SUNY New Paltz Kicks Off First Mind, Body, Spirit Day

Classes were canceled and a plethora of activities were offered to students on the very first Mind, Body and Spirit Day to focus on students’ wellness and mindfulness. Photo by Zoe Woolrich.

Following the SUNY-wide decision to cancel spring break due to COVID-19, New Paltz has decided to create their own version of a break by implementing three Mind, Body and Spirit Days on Feb. 23, March 24 and April 15.

The goal of these days is to still be able to provide a break for students that they normally would’ve had during spring break.

Following their announcement, some students expressed uncertainty towards whether or not having a break from school work to allow for time to focus on yourself would be attainable with only one-day breaks. The first Mind, Body and Spirit day proved that this was in fact possible.

On Feb. 23, classes were canceled and different activities and events around campus were offered to students.

On Feb. 17, New Paltz News posted a letter explaining the details of the Mind, Body and Spirit day signed by President Donald P. Christian and other members of campus administration.

“The theme for our first Mind, Body, Spirit Day is ‘Love and Nourish,’ in homage to Valentine’s Day and National Eating Disorders Awareness Week. Between learning remotely, the weather, anxiety over health, finances and current events, we all can benefit from paying attention to our own and each other’s well-being,” read the letter. “We hope that students, faculty and staff will use these days to restore themselves and support one another as a community.”

On Feb. 23 at 2 p.m., a yoga class was held at the Hawk Center with instructor Gianna until 3:30 p.m. The class was focused on self-compassion.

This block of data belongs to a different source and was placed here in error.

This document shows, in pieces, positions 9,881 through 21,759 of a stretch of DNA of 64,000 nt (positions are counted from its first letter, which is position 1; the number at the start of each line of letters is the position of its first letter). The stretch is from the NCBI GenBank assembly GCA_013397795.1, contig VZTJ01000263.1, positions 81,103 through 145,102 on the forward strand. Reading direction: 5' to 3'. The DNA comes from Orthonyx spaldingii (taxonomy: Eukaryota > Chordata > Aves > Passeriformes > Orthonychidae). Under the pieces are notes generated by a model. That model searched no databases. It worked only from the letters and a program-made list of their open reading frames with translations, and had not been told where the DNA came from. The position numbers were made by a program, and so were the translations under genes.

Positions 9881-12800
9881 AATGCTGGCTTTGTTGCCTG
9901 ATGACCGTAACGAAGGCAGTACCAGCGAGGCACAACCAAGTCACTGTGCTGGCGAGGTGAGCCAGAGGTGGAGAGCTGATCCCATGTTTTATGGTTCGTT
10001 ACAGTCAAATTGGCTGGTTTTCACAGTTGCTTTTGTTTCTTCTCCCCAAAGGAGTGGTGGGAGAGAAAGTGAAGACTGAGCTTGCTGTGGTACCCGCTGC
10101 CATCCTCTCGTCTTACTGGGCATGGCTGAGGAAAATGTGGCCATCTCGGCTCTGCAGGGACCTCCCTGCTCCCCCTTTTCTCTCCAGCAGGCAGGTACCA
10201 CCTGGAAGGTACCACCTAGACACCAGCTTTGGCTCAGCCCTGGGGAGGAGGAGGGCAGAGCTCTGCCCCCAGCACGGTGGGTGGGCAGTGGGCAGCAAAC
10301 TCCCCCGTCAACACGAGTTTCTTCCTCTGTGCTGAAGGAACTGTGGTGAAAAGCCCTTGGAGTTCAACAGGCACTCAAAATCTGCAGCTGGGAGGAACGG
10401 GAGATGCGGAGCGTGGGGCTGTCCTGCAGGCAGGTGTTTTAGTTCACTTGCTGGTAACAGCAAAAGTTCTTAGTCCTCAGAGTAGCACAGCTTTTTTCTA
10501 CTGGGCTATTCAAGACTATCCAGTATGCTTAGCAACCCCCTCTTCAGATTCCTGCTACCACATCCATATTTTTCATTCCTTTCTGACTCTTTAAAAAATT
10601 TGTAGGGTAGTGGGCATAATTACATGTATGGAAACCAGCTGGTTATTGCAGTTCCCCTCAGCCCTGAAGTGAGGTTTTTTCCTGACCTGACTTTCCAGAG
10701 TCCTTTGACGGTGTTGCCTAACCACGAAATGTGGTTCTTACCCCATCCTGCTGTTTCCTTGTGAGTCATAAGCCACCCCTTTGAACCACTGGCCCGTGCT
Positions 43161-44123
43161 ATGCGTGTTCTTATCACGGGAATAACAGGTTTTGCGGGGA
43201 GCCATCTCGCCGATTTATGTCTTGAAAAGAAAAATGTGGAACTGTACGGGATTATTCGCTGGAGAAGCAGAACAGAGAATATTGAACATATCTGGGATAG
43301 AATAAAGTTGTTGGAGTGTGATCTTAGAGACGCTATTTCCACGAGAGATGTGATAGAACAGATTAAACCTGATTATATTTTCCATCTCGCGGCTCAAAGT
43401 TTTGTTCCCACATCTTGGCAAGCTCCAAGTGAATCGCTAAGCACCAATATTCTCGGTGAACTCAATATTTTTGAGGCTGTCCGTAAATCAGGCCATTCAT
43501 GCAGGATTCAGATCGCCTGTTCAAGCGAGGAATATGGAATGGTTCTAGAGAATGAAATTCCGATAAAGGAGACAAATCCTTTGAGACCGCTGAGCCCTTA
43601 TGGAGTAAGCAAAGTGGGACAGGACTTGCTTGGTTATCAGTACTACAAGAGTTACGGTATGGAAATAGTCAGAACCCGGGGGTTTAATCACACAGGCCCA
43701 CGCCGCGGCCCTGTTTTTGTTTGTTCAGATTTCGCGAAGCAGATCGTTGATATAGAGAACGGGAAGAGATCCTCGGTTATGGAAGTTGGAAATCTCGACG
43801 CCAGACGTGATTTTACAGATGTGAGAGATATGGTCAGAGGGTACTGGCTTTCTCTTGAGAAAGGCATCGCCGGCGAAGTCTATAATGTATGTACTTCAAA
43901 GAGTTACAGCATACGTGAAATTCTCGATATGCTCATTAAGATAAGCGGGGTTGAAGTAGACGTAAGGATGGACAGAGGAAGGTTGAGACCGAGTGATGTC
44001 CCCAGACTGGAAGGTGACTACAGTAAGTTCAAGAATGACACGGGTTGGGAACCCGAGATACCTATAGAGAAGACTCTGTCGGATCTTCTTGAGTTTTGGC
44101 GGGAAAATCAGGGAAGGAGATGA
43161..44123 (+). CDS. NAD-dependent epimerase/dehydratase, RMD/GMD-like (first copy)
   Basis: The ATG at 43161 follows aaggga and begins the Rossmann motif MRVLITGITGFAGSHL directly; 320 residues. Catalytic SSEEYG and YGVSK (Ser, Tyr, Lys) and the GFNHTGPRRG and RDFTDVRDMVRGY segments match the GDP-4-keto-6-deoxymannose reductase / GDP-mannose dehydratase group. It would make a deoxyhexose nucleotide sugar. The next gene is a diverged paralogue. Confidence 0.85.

First-year English major Morgan D’Amore attended the class and said that it really allowed her to focus on herself.

“For the mind, body, and spirit day I woke up later than usual and I attended the yoga class that was held in the gym. I didn’t have any work due, but I finished some notes that I started the day before,” D’Amore said. “I think the activities provided by the school helped to make the day more worth the while as opposed to merely a day without work.”

Second-year geography Marissa Trojan also attended the yoga class.
“For mind, body and spirit day I went to yoga with Gianna,” Trojan said. “It was definitely a challenge but really rewarding in a way. We did some basic yoga poses and just focused on ourselves.”

A Holistic Movement class with instructor Shannon was held at 7:30 p.m. at the Athletic & Wellness Center Dance Studio. The class focused on body positivity, in observation of National Eating Disorder Awareness Week.
At noon, everyone was welcome to show their gratitude by decorating thank you cards for health care workers in the Atrium.

For non-group activities, the Atrium gave out paint by numbers kits from 3 to 5 p.m.

Overall, students were able to use the day to focus on themselves.

“I went on a run and then went to the yoga class at the wellness center and colored in the SUB,” said first-year English major Carlin Freck. “I did have work to do, but I felt in a better headspace to do it. I had lots of time to focus on me which was so nice.”

However, having the day off did not mean that students were without work.
“I had some breakfast with friends after sleeping in and am catching up on work [today],” said first-year undeclared student Olivia Tracey. “I have quite a bit but I viewed this day as a workday, to begin with.”

It was also suggested that students take the day to focus on themselves and their well-being. Students were reminded that the Psychological Counseling Center and Reach Out SUNY are both available resources.

The Student Resilience Advocates also shared positive messages and self-care ideas on their Instagram account, @np_resilience.

“We hope that students, faculty and staff will use these days to restore themselves and support one another as a community,” read the letter.
To reach the New York State Office of Mental Health Crisis Text Line, text GOT5 to 741741; for additional mental health support, call the NY Project Hope at 844- 863-9314.

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About Zoe Woolrich 56 Articles
Zoe Woolrich (she/her) is the Editor-in-Chief of The Oracle. Over the past five semesters she has served as Copy Editor, News Editor and Managing Editor. She is fourth-year media management major from New York City. You can contact her at